Showing Concern for Others

Phil. 4:10   I rejoice in the Lord greatly that now at last you have revived your concern for me; indeed, you were concerned for me, but had no opportunity to show it. 11 Not that I am referring to being in need; for I have learned to be content with whatever I have. 12 I know what it is to have little, and I know what it is to have plenty. In any and all circumstances I have learned the secret of being well-fed and of going hungry, of having plenty and of being in need. 13 I can do all things through him who strengthens me. 14 In any case, it was kind of you to share my distress.


The church in Philippi had been able to help Paul. Interestingly, he wasn’t as concerned in the actual support they provided for his benefit, but for what they would learn spiritually from the act. He wanted them to realize the interconnectedness of followers of Christ and by showing concern for others, they had been willing to share Paul’s distress. Becoming participants together with others is part of what is required of those who are a members of the body of Christ.


Showing real and genuine concern for others takes action, not just words. It’s easy to give lip service to the problems and concerns of others within the body of Christ, but really jumping in and doing the work can be hard. 

The Lord brought a wonderful young man to work at the Seminary for the past year. Sadly, he’s just left to go back to his former employer, but along the way he became one of us. He lives in a neighborhood that is currently reflecting what it means to really show concern for others. He and his wife have three young children and she has just been diagnosed with stage 4 breast cancer. They thought that they had beat it more than a year ago, and now it’s back and it’s nasty. I’ve been watching the events surrounding their lives unfold on social media and I have to confess, I’ve never seen a community come out and support people like this. People in their neighborhood began replacing their outdoor lights with pink lightbulbs until now, when they drive home after dark, nearly every porch light is pink as their neighbors show concern for them. Recently he began to notice that there were pink bows tied around every light post in their neighborhood. Their mantra has become #fightdirty — to fight this nasty cancer. Suddenly the whole community is springing up and wearing hot pink t-shirts with #fightdirty imprinted upon them. Hundreds of people are showing their love and concern for this family and the prayers are being poured out daily. Please, join me in praying for them.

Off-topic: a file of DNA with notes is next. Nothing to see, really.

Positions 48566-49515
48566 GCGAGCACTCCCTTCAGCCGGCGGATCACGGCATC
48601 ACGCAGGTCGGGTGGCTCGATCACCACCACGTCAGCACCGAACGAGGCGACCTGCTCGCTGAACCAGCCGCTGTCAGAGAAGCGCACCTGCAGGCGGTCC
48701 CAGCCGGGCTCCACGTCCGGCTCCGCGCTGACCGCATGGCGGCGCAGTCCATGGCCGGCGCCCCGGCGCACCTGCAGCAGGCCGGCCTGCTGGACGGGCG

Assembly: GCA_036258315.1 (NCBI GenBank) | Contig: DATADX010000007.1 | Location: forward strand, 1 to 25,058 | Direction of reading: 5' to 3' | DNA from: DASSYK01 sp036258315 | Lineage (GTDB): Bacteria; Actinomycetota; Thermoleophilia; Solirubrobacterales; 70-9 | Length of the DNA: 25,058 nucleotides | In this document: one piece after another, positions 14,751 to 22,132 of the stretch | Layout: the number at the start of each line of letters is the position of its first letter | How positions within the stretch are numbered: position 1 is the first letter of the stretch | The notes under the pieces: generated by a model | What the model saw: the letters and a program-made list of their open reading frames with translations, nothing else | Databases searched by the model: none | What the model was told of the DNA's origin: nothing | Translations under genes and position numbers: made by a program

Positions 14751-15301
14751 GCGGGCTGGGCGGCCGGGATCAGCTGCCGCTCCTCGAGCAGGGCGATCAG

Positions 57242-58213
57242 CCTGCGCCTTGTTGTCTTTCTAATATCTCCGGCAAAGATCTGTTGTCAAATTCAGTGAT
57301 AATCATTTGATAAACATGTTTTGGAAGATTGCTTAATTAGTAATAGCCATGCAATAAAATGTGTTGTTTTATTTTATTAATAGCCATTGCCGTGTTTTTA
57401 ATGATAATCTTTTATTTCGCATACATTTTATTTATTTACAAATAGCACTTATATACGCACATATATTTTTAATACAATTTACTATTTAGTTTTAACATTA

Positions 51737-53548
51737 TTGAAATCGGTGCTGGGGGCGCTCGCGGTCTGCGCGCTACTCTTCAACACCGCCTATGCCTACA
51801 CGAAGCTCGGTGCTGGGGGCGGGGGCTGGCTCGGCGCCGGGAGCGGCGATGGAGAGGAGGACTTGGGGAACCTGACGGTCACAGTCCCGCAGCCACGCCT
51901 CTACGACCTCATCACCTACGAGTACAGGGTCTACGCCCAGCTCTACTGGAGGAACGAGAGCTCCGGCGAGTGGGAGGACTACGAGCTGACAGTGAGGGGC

The people of Josh’s community are reflecting Jesus in a powerful and visible way. The church is challenged to respond to the needs within her community as well. We are to share in the distress of those whom God has placed within our personal community. That is part of what it means to be a member of the body of Christ. We are to support one another and realize that we are not disconnected individuals but we are interconnected and together we will serve the mission of God. 

Part of the reason that Paul needed help was for financial reasons. He did learn how to make do with what he had, but it was important for others to participate in his work. Within the church we will be able to do more when we support one another. The popular trend these days is to give financially to the place that touches your heartstrings. Instead of giving into the general fund of the ministry (which really doesn’t seem that glamorous) we want to designate our gift to a particular cause. The problem with that may be that the giving becomes more about what makes us feel good, than about sharing in the distress of others. The global concerns of an interconnected church body can be met when everyone is willing to understand that the distress felt during drought in Africa, is also our distress, even if we live in another part of the world. This was the “aha” moment of spiritual maturity for the people of Philippi and for this reason Paul rejoiced that they shown concern for his condition. 

We tend to jump to the conclusion that we are being prodded to show concern for others. No — we show concern for others when we are growing spiritually. The concern for others was simply a reflection of the spiritual maturity of the Philippian believers. That is why Paul rejoiced in their activity. Our outward lives and activities become a reflection of what God is doing in and through us. Because Jesus showed concern for others, as I reflect him, I will show concern for others. This is the life of spiritual growth and maturity to which we are called. 


Lord, thank you for the blessing of participating in the distress of others.  Amen.


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